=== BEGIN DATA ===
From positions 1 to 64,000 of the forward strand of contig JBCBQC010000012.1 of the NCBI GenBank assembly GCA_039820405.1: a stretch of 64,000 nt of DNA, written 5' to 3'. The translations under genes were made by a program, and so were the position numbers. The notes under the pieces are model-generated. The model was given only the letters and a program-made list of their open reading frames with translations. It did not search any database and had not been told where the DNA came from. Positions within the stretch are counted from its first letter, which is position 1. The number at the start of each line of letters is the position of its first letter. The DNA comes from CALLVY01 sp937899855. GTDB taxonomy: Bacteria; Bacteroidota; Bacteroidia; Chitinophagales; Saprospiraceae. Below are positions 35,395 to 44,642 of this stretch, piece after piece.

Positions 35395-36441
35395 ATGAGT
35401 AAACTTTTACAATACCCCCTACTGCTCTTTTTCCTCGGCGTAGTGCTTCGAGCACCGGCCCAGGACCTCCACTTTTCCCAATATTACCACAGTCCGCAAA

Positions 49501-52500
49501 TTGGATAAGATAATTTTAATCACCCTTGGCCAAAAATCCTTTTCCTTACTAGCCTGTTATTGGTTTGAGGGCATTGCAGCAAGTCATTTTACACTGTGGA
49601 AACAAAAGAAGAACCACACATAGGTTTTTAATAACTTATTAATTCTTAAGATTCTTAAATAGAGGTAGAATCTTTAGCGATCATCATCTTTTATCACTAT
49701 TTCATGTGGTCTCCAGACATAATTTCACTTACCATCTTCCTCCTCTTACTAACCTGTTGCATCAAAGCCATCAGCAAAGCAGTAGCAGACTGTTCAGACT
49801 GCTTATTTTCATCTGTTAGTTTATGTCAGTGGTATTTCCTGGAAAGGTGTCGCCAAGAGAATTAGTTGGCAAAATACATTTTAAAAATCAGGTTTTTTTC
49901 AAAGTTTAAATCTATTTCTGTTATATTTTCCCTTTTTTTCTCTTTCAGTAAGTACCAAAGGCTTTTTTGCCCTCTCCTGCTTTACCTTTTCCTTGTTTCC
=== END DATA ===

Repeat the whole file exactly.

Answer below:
From positions 1 to 64,000 of the forward strand of contig JBCBQC010000012.1 of the NCBI GenBank assembly GCA_039820405.1: a stretch of 64,000 nt of DNA, written 5' to 3'. The translations under genes were made by a program, and so were the position numbers. The notes under the pieces are model-generated. The model was given only the letters and a program-made list of their open reading frames with translations. It did not search any database and had not been told where the DNA came from. Positions within the stretch are counted from its first letter, which is position 1. The number at the start of each line of letters is the position of its first letter. The DNA comes from CALLVY01 sp937899855. GTDB taxonomy: Bacteria; Bacteroidota; Bacteroidia; Chitinophagales; Saprospiraceae. Below are positions 35,395 to 44,642 of this stretch, piece after piece.

Positions 35395-36441
35395 ATGAGT
35401 AAACTTTTACAATACCCCCTACTGCTCTTTTTCCTCGGCGTAGTGCTTCGAGCACCGGCCCAGGACCTCCACTTTTCCCAATATTACCACAGTCCGCAAA

Positions 49501-52500
49501 TTGGATAAGATAATTTTAATCACCCTTGGCCAAAAATCCTTTTCCTTACTAGCCTGTTATTGGTTTGAGGGCATTGCAGCAAGTCATTTTACACTGTGGA
49601 AACAAAAGAAGAACCACACATAGGTTTTTAATAACTTATTAATTCTTAAGATTCTTAAATAGAGGTAGAATCTTTAGCGATCATCATCTTTTATCACTAT
49701 TTCATGTGGTCTCCAGACATAATTTCACTTACCATCTTCCTCCTCTTACTAACCTGTTGCATCAAAGCCATCAGCAAAGCAGTAGCAGACTGTTCAGACT
49801 GCTTATTTTCATCTGTTAGTTTATGTCAGTGGTATTTCCTGGAAAGGTGTCGCCAAGAGAATTAGTTGGCAAAATACATTTTAAAAATCAGGTTTTTTTC
49901 AAAGTTTAAATCTATTTCTGTTATATTTTCCCTTTTTTTCTCTTTCAGTAAGTACCAAAGGCTTTTTTGCCCTCTCCTGCTTTACCTTTTCCTTGTTTCC